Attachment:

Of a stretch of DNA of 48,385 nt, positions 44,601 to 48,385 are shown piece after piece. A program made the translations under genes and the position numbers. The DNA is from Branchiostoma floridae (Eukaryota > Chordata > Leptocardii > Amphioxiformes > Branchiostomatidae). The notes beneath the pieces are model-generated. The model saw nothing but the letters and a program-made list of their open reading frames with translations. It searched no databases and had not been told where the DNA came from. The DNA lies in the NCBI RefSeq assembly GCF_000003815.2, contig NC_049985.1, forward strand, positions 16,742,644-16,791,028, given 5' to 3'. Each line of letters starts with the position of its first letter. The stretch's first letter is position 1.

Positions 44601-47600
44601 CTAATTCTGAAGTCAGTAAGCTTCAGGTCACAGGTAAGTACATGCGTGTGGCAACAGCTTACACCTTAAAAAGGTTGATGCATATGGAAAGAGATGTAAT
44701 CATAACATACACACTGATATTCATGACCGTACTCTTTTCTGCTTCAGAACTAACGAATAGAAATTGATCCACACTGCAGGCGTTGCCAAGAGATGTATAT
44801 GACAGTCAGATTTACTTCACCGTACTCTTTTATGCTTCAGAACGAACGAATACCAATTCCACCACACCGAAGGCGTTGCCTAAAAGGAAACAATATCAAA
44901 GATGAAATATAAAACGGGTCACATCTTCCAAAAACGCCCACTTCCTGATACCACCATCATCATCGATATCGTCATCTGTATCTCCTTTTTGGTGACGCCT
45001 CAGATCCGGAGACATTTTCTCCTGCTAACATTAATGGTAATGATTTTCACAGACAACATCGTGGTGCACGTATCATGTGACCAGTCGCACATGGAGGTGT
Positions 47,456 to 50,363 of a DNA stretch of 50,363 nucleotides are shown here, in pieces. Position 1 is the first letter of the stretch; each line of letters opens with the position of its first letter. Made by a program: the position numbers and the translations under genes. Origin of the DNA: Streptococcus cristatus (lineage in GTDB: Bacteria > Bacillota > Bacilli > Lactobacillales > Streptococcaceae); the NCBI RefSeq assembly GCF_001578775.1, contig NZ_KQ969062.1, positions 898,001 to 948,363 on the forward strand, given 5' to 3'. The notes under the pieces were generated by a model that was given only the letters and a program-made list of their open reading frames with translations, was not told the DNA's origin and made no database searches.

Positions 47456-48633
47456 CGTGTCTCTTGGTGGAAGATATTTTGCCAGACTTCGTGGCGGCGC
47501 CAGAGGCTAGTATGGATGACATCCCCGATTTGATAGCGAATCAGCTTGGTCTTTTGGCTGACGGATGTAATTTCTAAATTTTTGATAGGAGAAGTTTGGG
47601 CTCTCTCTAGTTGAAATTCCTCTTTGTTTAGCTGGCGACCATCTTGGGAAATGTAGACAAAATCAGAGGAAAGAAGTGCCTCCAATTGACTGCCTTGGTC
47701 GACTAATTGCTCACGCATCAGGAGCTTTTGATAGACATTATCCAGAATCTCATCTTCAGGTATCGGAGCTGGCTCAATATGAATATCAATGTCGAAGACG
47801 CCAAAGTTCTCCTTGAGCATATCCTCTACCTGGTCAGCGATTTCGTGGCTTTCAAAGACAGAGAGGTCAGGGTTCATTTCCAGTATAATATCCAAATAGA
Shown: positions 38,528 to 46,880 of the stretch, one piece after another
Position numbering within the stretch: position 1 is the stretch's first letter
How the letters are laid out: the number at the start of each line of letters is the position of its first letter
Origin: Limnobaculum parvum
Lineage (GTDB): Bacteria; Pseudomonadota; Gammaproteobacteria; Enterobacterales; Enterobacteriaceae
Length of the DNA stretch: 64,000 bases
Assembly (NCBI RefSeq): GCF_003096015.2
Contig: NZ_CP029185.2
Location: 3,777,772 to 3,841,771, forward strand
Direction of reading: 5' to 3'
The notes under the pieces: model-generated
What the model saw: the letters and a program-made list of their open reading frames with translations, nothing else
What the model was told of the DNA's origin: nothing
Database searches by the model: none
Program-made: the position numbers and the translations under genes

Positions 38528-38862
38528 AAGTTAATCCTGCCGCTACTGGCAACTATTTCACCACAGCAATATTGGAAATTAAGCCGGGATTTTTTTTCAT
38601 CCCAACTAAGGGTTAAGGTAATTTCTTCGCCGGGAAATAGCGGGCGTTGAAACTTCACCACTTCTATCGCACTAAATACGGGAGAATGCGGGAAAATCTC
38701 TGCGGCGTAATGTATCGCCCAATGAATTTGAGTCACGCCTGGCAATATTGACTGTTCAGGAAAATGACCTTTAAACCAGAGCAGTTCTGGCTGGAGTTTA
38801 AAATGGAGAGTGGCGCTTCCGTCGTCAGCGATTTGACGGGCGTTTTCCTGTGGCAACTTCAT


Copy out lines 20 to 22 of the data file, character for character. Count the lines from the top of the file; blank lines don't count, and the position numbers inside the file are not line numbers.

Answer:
Length of the DNA stretch: 64,000 bases
Assembly (NCBI RefSeq): GCF_003096015.2
Contig: NZ_CP029185.2